Canada is pushing back against U.S. attempts to change the text of their September trade pact and the issue may have to be referred to ministers to settle, a Canadian source with direct knowledge of the matter said on Thursday.
“Some of the stuff they (the Americans) have been putting forward is not at all what we agreed to,” said the source, who requested anonymity given the sensitivity of the situation.
In recent months, some reporters who cover the Trump White House have received phone calls from the last person they would expect: Hillary Clinton.
The 2016 Democratic nominee has been rethinking her relationship with the press, among the many things she has been turning over—and over—in her head, acknowledging that her grouchy relationship with journalists was a problem. Now, she’s curious about the reporters covering Trump and has been putting out the occasional feeler.
Senate Democrats accepted an offer Thursday from Senate Republicans to confirm 15 lifetime federal judges in exchange for the ability to go into recess through the midterms, allowing endangered Democrats to campaign.
The calculation by Senate Minority Leader Chuck Schumer and his caucus was simple: That Senate Majority Leader Mitch McConnell (R-Ky.) would be able to confirm roughly 15 judges if he kept the Senate in session for the next few weeks anyway. So Democrats OK’d an offer to confirm three Circuit Court judges and 12 Circuit Court judges as the price to pay to go home for election season.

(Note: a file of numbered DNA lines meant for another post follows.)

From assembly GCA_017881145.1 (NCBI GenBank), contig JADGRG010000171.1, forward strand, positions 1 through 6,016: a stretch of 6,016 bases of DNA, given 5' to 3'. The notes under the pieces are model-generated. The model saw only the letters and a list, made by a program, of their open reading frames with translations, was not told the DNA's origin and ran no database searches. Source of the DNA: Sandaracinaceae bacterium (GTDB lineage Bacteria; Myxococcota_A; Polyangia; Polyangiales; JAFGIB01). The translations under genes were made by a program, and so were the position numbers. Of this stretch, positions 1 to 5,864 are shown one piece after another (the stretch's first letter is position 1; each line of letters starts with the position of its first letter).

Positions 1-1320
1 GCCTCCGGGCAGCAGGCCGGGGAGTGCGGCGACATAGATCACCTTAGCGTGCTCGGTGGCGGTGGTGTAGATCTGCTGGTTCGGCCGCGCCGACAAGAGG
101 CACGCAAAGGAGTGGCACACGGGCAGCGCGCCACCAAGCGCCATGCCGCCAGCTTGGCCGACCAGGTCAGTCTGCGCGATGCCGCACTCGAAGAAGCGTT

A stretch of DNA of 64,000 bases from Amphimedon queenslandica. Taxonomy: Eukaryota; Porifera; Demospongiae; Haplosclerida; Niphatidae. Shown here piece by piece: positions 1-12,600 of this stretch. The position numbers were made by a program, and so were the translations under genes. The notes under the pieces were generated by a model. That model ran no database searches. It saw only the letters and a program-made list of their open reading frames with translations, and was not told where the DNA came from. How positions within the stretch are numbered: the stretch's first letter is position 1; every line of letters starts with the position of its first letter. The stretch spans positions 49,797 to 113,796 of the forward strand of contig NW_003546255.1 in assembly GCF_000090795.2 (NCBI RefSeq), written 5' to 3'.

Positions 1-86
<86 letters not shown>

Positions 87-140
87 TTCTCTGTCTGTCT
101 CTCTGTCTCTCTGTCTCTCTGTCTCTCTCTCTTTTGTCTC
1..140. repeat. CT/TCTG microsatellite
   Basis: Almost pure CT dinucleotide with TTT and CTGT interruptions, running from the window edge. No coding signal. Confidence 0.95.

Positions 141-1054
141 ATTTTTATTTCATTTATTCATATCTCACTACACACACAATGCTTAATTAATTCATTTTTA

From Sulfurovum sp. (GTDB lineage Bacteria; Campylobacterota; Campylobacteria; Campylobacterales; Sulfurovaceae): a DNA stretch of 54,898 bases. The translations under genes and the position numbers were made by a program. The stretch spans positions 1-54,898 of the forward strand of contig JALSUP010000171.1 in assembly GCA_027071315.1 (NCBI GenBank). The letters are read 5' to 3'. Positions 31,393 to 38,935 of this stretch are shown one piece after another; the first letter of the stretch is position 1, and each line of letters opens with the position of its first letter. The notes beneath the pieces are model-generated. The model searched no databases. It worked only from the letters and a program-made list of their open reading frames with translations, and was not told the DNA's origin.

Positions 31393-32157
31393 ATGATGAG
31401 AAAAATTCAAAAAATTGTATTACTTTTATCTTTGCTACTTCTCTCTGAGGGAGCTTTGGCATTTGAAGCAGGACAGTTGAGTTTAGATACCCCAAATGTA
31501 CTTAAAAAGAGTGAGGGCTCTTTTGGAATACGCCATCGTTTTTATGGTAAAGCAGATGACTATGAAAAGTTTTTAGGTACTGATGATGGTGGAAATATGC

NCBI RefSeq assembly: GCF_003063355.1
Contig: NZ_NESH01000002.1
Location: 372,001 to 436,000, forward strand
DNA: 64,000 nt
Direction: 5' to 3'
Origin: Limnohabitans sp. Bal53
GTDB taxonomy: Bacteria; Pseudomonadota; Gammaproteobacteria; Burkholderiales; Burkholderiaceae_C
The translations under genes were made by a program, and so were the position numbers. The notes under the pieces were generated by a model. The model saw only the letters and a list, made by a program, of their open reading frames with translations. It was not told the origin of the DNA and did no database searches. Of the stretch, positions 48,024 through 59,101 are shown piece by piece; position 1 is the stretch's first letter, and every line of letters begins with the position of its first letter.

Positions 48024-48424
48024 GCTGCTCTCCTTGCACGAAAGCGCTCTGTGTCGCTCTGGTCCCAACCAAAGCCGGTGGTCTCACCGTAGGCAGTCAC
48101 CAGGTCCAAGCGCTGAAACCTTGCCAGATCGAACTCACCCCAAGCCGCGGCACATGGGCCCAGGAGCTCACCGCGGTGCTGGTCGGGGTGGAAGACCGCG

The Murdoch family, in the throes of reshaping its media empire, is bringing on a lieutenant with experience in chaotic environments: President Trump’s former communications director, Hope Hicks.
Starting next year, Ms. Hicks, one of the most recognizable alumni of Mr. Trump’s White House, will become the chief communications officer of Fox, the company to be spun out of the Walt Disney Company’s acquisition of most of 21st Century Fox.
Senate Majority Leader Mitch McConnell (R-Ky.) on Sunday said the confirmation process for Supreme Court Justice Brett Kavanaugh was a “low point in the Senate” but that he is proud of how his fellow Republicans handled it.
“The Senate’s not broken,” McConnell said on “Fox News Sunday.”
As Democrats and Republicans in Congress dig in for what could be the final chapter of Brett Kavanaugh’s tumultuous confirmation battle, both parties are pushing hard on behalf of an FBI investigation. Just not the same one. Democrats, newly emboldened by a tenuous alliance forged with Republican Sen. Jeff Flake, are banking on federal agents’ uncovering evidence to corroborate the accounts of several women who have leveled allegations of sexual misconduct against Kavanaugh over the past month.
House Republicans couldn’t wait to get out of Washington on Friday, and Democrats couldn’t stop smiling about it.
“We take nothing for granted, but we feel very optimistic about the opportunity that is there,” said House Minority Leader Nancy Pelosi (D-Calif.), who grinned at reporters as she told them about an upcoming campaign trip to Texas.
The U.S. Supreme Court ruled Monday in favor of a Colorado baker who refused to make a wedding cake for a same-sex couple. But the 7-to-2 decision was on the narrowest of grounds and left unresolved whether business owners have a free-speech right to refuse to sell goods and services to same-sex couples.
“You’re scared of the NRA,” President Donald Trump declared in a room of lawmakers Wednesday during a meeting on guns that pushed Republican priorities to the sidelines and had Democrats in the room cheering.